Forget Venezuela — the latest solution to the energy crisis may be in Red Hook.
A renewable-fuel upstart has submitted plans for the city’s first large-scale manufacturing facility for biodiesel, a clean-burning gasoline substitute made with vegetable oils and animal fats rather than 100 percent petroleum.
“It’ll be clean, green and the only thing of its kind in the area,” said Gowanus Industrial Park owner John Quadrozzi, who plans to lease a 15,000-square-foot lot on Columbia Street near Halleck Street to the green gas outfit, Tri-State Biodiesel.
Tri-State, which now operates in a smaller facility in the neighborhood, has already applied for a $4-million grant from the city to build a plant and “tank farm” where cooking oils from restaurants would be collected and mixed with methanol and some petroleum to form a less-toxic fuel that can be used in all diesel engines.
The fuel produces 78 percent less carbon-dioxide emissions than standard diesel.
Even before the plant is online, the news is energizing environmentalists, diesel car owners and everyone who is dreading the moment when the U.S. oil supply runs dry.
“This could be a solution,” said Glenn McAnanama, who blogs about the international oil crunch at nyc.theoildrum.com.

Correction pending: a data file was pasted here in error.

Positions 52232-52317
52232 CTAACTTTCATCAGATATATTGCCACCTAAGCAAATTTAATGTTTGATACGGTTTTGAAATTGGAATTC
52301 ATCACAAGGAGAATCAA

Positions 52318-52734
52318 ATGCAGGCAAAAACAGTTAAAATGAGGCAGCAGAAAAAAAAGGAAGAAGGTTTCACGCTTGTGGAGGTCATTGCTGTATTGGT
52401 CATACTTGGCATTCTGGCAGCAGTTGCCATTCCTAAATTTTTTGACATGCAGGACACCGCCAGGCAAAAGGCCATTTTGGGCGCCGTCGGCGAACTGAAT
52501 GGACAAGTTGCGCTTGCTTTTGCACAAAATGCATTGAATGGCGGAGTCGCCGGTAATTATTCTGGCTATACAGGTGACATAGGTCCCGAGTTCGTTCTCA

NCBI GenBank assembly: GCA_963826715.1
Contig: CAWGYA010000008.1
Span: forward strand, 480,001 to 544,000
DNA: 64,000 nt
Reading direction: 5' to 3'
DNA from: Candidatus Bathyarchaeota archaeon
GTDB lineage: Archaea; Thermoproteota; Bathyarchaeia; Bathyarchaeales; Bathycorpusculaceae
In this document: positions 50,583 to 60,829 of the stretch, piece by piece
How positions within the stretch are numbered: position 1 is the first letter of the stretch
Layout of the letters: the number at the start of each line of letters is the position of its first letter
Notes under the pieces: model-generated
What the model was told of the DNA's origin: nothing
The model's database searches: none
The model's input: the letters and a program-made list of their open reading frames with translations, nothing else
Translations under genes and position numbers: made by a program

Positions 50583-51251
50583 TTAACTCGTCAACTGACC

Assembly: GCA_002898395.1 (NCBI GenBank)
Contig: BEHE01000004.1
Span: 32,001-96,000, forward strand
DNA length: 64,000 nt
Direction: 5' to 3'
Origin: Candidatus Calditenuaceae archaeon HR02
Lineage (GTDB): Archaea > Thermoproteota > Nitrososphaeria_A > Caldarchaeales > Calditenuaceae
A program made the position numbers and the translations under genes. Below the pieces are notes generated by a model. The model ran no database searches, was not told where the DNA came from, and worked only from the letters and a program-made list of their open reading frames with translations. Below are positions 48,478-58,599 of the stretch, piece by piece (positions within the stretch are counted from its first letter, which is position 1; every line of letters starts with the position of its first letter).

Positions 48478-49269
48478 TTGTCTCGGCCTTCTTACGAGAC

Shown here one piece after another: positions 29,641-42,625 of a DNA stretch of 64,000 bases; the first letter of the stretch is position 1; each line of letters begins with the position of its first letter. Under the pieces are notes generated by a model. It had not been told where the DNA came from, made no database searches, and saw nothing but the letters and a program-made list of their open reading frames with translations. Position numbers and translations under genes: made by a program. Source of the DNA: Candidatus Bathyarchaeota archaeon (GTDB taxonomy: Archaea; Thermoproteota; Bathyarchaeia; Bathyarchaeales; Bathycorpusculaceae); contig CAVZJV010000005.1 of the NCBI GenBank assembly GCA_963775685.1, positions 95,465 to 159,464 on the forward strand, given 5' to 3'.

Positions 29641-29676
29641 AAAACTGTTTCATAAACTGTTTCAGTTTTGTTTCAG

“You’re making efficient use of what was waste, reducing our reliance on foreign oil and decreasing pollution.”
More than a million gallons of waste oil could be collected for reuse from Brooklyn kitchens alone, according to a 2004 Cornell study.
The proposed plant includes a distribution center where local truckers and bus drivers could fill up — for $2.65 a gallon, according to Tri-State.
“We believe that that there are dozens of local bus and truck [fleets] that will be able now to switch,” said Phaedra Thomas, executive director of Southwest Brooklyn Industrial Development Corporation.
Yet some in Red Hook worry that the clean oil may be still too dirty for the popular baseball diamond — home to the Mexican Baseball League of New York— and public park that sit just west of the industrial park’s exhaust-colored concrete walls.
The new facility would replace a storage lot now occupied by mounds of smoke-free road salt.
“We are talking about a site that is immediately adjacent to one of the city’s most-popular recreational areas,” said John McGettrick, Red Hook Civic Association President. “We have to find out more.”
Experts agree that the conversion of cooking oil into fuel does create a small amount of emissions. But even environmental watchdogs note that the emissions are minor compared to conventional petroleum production.
©2006 Community News Group
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